February 5, 2010
Though he started down the path of a medical doctor (he earned his medical degree from the University of Pennsylvania in 1827), Bird turned to literary interests as early as 1824, when he had minor poems published in a newspaper. He soon turned to novels, including his most endearing, Sheppard Lee, in 1836. The odd, Gothic-styled novel lends itself to frequent comparison with the slightly earlier Philadelphia novelist Charles Brockden Brown.
Sheppard Lee features a title character who has the power to project his spirit into people who are on the verge of death, thereby taking over. Inhabiting other bodies, Lee has some interesting adventures, including taking part in a slave revolt as "Nigger Tom"; he is hanged for his involvement. The scene is a cautionary one about the danger of putting the idea of freedom into the minds of "savage" Africans.
Bird soon became interested in drama and tried his hand at writing a play or two. Many of Bird's plays were started but never finished; he mapped out over 50 plays in his lifetime. Few were produced. His biggest supporter and, perhaps, his biggest obstacle as a playwright was the celebrity actor Edwin Forrest.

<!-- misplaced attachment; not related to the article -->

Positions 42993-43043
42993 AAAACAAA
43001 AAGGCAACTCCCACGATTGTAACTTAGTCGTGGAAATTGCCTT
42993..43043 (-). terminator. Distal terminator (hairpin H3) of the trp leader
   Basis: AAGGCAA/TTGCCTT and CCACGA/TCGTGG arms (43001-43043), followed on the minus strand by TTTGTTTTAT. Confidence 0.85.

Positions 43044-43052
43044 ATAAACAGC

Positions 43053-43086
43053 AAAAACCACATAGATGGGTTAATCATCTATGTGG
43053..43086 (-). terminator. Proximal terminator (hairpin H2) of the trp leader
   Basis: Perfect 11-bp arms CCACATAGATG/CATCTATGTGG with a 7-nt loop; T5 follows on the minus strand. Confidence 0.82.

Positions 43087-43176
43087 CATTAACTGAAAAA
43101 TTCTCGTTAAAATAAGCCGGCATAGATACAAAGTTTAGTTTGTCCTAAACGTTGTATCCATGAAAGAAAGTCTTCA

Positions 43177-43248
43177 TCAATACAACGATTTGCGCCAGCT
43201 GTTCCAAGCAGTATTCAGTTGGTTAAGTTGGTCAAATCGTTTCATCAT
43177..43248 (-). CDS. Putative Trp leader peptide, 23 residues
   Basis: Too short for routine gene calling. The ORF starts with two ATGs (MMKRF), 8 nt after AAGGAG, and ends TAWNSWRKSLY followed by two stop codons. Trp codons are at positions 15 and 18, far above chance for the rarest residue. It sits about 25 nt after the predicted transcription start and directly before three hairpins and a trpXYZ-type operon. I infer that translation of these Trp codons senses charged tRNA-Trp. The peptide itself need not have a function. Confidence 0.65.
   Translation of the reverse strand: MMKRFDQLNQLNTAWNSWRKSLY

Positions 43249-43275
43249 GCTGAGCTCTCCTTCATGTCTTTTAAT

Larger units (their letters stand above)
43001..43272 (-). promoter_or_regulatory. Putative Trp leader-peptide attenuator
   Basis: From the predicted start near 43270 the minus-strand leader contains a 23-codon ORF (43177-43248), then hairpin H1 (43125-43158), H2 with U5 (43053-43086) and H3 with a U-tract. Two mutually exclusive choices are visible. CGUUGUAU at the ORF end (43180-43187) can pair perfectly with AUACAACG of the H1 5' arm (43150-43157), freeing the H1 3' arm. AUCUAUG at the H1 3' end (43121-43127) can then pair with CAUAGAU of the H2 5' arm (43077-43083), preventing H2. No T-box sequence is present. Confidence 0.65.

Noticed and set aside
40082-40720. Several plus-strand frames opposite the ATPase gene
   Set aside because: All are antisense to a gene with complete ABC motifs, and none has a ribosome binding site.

Beginning in 1828, Forrest offered monetary prizes for plays by American authors which he judged up to his (very high) standards. In the fall of 1830, Forrest accepted a manuscript from Bird, a play set in Thebes in 378 B.C. titled Pelopidas, or the Fall of the Polemarchs. Forrest immediately called for multiple editorial changes. He never produced it.
Forrest had certain expectations for any play written for him. He demanded to be the absolute center of attention, and required a character strong enough for him. Soon, Forrest convinced Bird to write an entirely new play, which opened in May of 1836.
*The image above is a self-portrait of Bird circa 1828. From an exhibit at UPenn libraries, Robert Montgomery Bird: Writer and Artist.